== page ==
A lesson in retrenchment

THE skills shortage taught companies about the perils of retrenching staff in an economic downturn. This time around many companies are taking a different approach to cost cutting.
A lesson in retrenchment A lesson in retrenchment A lesson in retrenchment A lesson in retrenchment A lesson in retrenchment

 

Staff Reporter

Difficulty in sourcing skilled workers in the past is making companies think twice about getting rid of them as a first resort in this volatile economy.

A recent KPMG survey of 152 mid-size businesses, with employees numbering from 50 to 400, revealed that 54% intended to maintain their current staff levels, while 33% were planning to employ fewer people.

National managing partner of KPMG’s Middle Market Advisory practice, Graeme Matthews, said it was essential for employers to be “nimble and adaptable” in this market.

“Employers are certainly taking this approach and are looking for alternatives to cutting jobs,” he said.

SkillsDMC chief executive Des Caulfield told MiningNews.net companies had invested a lot of money and effort in putting together a skilled workforce and were trying to do whatever they could to retain them.

“Organisations are looking at more effective and efficient ways of doing things,” he said.

Companies are putting in place cost-cutting measures such as reducing full-time employees to part time, asking staff to take leave without pay and minimising employee benefits.

KPMG’s Mood of the Market survey, showed 81% of companies are intending to keep salaries flat for the next six months.

Some 58% are asking employees to take leave and 38% are offering reduced work hours

But it is not just about cutting hours, wages and employee benefits, companies are also downsizing to focus on their core business as well as making cuts to advertising budgets.

KPMG Econtech senior manager David The said companies were shifting their focus back to things that were absolutely necessary for them to keep their core business running and their core client base happy.

“Another thing businesses are looking at cutting back on is their marketing, focusing on their existing clients that they have existing relationships with, and maintaining those relationships rather than being out there in the marketing sphere and trying to win over new business, which can be quite costly,” he said.

He said the recent skills shortage in Australia highlighted to employers just how difficult it could be to find and recruit skilled staff.

“That has made companies a lot more aware of the value of good staff and so what we’re finding is that companies are looking to make savings where they can and coming up with flexible working arrangements to try and keep on as many staff as possible,” The said.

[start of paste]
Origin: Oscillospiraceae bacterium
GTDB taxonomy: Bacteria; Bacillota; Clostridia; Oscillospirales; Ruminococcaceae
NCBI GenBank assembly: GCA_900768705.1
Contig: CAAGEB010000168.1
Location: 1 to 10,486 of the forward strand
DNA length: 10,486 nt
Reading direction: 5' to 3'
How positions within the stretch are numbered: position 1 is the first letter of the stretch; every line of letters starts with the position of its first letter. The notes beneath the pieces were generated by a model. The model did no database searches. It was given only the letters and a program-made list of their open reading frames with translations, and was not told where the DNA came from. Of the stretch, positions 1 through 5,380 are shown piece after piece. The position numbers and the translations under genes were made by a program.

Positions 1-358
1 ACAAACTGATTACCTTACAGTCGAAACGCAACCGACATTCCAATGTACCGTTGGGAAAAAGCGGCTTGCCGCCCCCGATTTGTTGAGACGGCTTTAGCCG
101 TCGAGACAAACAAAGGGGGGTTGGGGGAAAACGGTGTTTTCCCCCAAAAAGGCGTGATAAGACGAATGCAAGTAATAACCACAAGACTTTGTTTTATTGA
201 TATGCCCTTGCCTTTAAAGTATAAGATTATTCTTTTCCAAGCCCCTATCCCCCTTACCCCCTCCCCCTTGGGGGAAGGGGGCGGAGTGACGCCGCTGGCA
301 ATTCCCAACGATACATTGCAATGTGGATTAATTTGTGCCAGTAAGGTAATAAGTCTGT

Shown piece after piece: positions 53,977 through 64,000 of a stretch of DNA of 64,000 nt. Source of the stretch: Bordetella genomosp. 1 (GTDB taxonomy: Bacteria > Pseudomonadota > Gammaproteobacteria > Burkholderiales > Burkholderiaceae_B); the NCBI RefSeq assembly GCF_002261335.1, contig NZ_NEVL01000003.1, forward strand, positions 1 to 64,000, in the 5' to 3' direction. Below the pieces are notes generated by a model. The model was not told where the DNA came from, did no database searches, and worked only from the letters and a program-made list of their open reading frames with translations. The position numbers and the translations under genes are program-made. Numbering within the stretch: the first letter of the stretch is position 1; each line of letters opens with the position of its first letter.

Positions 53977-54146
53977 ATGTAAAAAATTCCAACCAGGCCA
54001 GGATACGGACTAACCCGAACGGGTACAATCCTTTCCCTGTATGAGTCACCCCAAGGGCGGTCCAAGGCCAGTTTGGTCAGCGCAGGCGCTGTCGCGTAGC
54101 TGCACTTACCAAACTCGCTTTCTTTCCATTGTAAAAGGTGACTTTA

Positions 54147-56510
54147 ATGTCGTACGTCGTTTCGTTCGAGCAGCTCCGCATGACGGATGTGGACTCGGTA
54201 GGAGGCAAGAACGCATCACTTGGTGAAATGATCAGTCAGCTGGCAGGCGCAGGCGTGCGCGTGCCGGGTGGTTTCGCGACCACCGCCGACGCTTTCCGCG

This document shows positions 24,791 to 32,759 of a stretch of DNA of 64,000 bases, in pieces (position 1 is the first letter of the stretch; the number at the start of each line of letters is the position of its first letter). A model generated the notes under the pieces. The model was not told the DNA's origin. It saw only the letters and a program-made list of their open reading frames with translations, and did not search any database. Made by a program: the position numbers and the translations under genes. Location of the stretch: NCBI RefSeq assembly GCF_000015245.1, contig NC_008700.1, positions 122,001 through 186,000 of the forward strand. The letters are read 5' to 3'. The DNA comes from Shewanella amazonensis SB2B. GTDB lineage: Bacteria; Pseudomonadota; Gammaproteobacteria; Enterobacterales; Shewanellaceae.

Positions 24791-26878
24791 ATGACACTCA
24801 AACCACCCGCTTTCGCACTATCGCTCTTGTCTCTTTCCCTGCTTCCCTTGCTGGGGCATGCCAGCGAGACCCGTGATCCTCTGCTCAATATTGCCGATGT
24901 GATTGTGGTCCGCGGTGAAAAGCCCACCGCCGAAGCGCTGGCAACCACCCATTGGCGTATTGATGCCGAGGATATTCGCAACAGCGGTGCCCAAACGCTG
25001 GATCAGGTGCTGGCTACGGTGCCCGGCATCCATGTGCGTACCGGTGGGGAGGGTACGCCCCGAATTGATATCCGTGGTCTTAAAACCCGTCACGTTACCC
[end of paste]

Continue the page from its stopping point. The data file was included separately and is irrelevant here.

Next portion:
Recent discussions between SkillsDMC and a number of companies in Perth and the Goldfields-Esperance region revealed that organisations were changing the way they reviewed their workforce.

Some miners were taking a long-term approach by maintaining staff numbers and in some cases even boosting them.

“Smart companies are finding a balance between managing the downturn and long-term planning. They are identifying opportunities to improve productivity or redeploy staff to strengthen their workforce for the future,” SkillsDMC WA regional manager Lee Jackson said.

“Another recent trend to come out of WA is organisations using the slowdown as an opportunity to recruit and secure critical skills from a growing talent pool.

“Retaining the most resilient and skilled employees will place businesses in a better position to survive the current economic downturn than their competitors.”

Some organisations are specifically advertising to people who have been laid off by competing companies.

Jackson said that while staff cutbacks had softened the tight skills market, enterprises needed to continue to build a pipeline of talent.

Caulfield told MiningNews.net a way to do this was to attract government funding for training and upskilling to the drilling, mining, quarrying and civil infrastructure sectors to build capacity and capability, so that companies were well placed when the economy picked up.

“With organisations that are downsizing or rightsizing or restructuring in front of this downturn, what we’re saying is that, it is possible that some of the government funding that’s been provided for training and upskilling people could be attracted to our industry sectors on the basis that, unlike other industries, we do a lot of the training ourselves,” he said.

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